Even an old Blue Dog can learn new tricks. In a debate on Wednesday against energetic Republican challenger Austin Scott, Georgia Dem Rep. Jim Marshall announced that he wouldn't back Nancy Pelosi as Speaker if Democrats somehow manage to retain the House on November 2. "I have always preferred a different candidate, but Nancy Pelosi always had her votes," he declared. In previous go-rounds, he said, "[t]here wasn’t much point in sticking a thumb in her eye." Now trailing Scott by almost 3% with less than two weeks till election day, Marshall has changed his mind.
A conservative Democrat, Marshall has supported Pelosi's previous bids for the speakership. And his record—siding with his party 88.5% of the time, including votes for the stimulus and bank bailout—isn't exactly anti-Pelosi. Marshall supporters argue that the reversal is an example of his independent bona fides. But moderate Dems across the country have been distancing themselves from party leadership for some time now.
Given the 8th district's conservative demographics and recent Republican-friendly redistricting, Marshall's ability to hold onto the seat is something of an anomaly. This year, he's had little choice but to play heavily to the right, and has received endorsements from the Republican-favoring US Chamber of Commerce and the National Rifle Association. Weighty endorsements aside, the Republican leadership smells blood in the water. House Minority Leader and presumptive future Speaker of the House John Boehner paid a visit to the 8th on Tuesday, where he made a speech promising plum committee spots to newbie House Republicans.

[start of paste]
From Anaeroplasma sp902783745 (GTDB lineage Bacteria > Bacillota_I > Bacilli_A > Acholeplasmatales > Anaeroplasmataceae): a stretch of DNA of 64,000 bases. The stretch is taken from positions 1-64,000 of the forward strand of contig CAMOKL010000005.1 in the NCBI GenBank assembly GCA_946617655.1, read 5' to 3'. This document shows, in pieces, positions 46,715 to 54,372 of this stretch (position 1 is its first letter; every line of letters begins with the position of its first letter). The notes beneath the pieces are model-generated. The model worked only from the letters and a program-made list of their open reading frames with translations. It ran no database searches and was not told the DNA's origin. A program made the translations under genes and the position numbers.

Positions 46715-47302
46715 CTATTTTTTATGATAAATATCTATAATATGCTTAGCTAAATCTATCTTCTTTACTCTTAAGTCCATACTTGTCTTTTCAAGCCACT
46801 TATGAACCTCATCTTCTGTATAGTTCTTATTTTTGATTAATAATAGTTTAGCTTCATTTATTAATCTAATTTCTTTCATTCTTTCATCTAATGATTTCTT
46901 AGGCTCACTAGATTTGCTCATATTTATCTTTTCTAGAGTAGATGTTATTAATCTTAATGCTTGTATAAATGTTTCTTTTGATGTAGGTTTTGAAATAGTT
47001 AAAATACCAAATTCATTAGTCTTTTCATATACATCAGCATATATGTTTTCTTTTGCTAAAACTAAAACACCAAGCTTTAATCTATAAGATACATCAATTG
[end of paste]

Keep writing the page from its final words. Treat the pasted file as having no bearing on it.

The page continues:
But what happens if Marshall and other endangered moderates win? Will they face the wrath of Nancy, Steny, and Co.? Pelosi doesn’t seem to be losing sleep over Marshall's comments or other such denunciations around the country. "I just want them to win," she said recently on the PBS NewsHour. That suggests forgiveness could be in the offing—provided that wayward Dems return to the fold.